NEW YORK, 17 January 2012 – Young people often report that they are not given the opportunity to participate in processes that affect their lives; or when they are, they often feel their participation is not meaningful enough.
A new case study on youth participatory research supported by UNICEF’s Education in Emergencies and Post-Crisis Transition (EEPCT) programme, or Back on Track, looks at the methodology and processes used in ‘A Study of Adolescent and Youth Perspectives on Education Quality in the Central and Eastern Europe and the Commonwealth of Independent States (CEE/CIS) Region’ (henceforth referred to as ‘Adolescent and Youth Perspectives Research’).
This case study is part of a series supported by the Back on Track programme in an effort to highlight innovative and substantial programming through hallmark interventions.
This case study helps to strengthen the future use of and rationale for youth participatory designs in UNICEF programming. By identifying the strengths and weaknesses of the ‘Adolescent and Youth Perspectives Research’ methodology and process, and by highlighting best practices and recommendations for future scale up, UNICEF and partners are better positioned to more effectively implement current and future efforts that meaningfully involve youth.
Background on ‘Adolescent and Youth Perspectives Research’
Research undertaken by the UNICEF CEE/CIS Regional Office in 2007 and 2009 revealed troubling indicators of deteriorating education quality in the CEE/CIS region, with distinct effects on adolescents and youth.
In response to this, the ‘Adolescent and Youth Perspectives Research’ was implemented to investigate the impact of fragility on education quality in Chechnya (Russian Federation), Georgia, Kosovo and Tajikistan, and its impact on adolescents and youth; analyse adolescent and youth views in order to identify regional trends concerning the impact of fragility on education quality; and to identify the areas of education quality in most urgent need of attention.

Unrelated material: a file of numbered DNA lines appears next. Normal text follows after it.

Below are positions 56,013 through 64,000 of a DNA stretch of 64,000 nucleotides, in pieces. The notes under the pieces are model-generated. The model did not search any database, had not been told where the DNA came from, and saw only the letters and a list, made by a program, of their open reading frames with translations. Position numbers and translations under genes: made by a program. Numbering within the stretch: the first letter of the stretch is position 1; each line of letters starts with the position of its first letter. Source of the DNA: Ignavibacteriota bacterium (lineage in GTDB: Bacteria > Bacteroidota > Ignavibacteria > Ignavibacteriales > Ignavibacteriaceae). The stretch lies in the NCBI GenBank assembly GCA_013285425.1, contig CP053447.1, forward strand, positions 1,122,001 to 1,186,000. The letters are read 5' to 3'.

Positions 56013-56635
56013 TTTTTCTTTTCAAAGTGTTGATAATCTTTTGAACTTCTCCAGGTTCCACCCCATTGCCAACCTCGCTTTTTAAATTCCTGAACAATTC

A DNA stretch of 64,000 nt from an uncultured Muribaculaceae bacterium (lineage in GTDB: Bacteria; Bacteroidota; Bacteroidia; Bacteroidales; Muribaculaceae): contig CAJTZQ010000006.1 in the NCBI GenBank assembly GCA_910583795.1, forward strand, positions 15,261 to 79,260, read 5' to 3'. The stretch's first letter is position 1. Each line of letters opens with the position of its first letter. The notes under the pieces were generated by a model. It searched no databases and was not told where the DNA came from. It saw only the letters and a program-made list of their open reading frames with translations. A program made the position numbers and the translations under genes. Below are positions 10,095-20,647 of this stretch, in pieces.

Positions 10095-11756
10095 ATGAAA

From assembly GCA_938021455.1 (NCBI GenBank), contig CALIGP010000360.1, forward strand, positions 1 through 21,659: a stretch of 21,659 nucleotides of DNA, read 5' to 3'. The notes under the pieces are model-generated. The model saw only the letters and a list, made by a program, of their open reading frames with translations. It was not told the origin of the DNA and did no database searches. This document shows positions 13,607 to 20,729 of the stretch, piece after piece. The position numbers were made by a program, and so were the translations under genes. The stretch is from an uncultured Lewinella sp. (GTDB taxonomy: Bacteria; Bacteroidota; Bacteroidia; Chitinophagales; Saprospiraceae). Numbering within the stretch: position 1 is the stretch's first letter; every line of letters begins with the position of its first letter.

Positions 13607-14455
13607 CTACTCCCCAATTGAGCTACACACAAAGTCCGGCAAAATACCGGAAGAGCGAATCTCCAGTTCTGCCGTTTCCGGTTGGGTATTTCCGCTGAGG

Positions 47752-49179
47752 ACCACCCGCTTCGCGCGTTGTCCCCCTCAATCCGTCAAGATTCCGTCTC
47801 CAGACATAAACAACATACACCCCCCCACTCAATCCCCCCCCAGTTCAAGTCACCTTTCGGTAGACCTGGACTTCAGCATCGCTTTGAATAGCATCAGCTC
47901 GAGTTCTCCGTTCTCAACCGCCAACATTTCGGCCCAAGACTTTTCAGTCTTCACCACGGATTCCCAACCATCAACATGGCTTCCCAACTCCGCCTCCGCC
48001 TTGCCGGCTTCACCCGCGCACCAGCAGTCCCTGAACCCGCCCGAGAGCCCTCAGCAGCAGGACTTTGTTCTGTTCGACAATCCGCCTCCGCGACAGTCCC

UNICEF conducted a series of nationally representative, participatory studies on youth perspectives on education quality. Youth were at the heart of this work, researching and describing their understanding and experiences of education quality and its drivers. Youth were offered the opportunity and responsibility to “assess youth opinions about education quality based principally on their most recent experiences with formal education systems but also experiences in the more distant past, including before, during and after armed conflict.”
Peer-to-peer participation key to meaningful research about youth
UNICEF staff and consultants concluded that the ‘Adolescent and Youth Perspectives Research’ provided a unique and strong entry point for discussion with their ministries of education. The study was the “first time ever for this kind and level of focused research”. It provided a first glimpse at post-primary education needs and their specific differences from primary education. The research filled gaps in existing reliable data, and the information gained was ever more important because it “comes directly from youth” and “is grounded on young people’s realities and opinions”.
The youth researchers felt strongly that research offers an opportunity to build capacity, engage the marginalized, inspire action and highlight youth capabilities. The involvement of youth throughout the study was a highlight of how the study was designed and implemented.
The youth researchers strongly believed that the young people being interviewed were more likely to discuss their problems with people of the same age and background. This “safe space” allowed young people to speak freely and explore issues important to them.
“The [participatory] process strengthens the capacity and skills of youth so that they can be prepared in their future role as decision makers,” explains Matthew Emry, author of the case study on youth participatory research. “It ensures that the issues and solutions identified truly reflect the needs and desires of young people. It builds the confidence of communities that young people can and are eager to participate positively in their society. It is a concrete down payment on our promise to invest in their future.”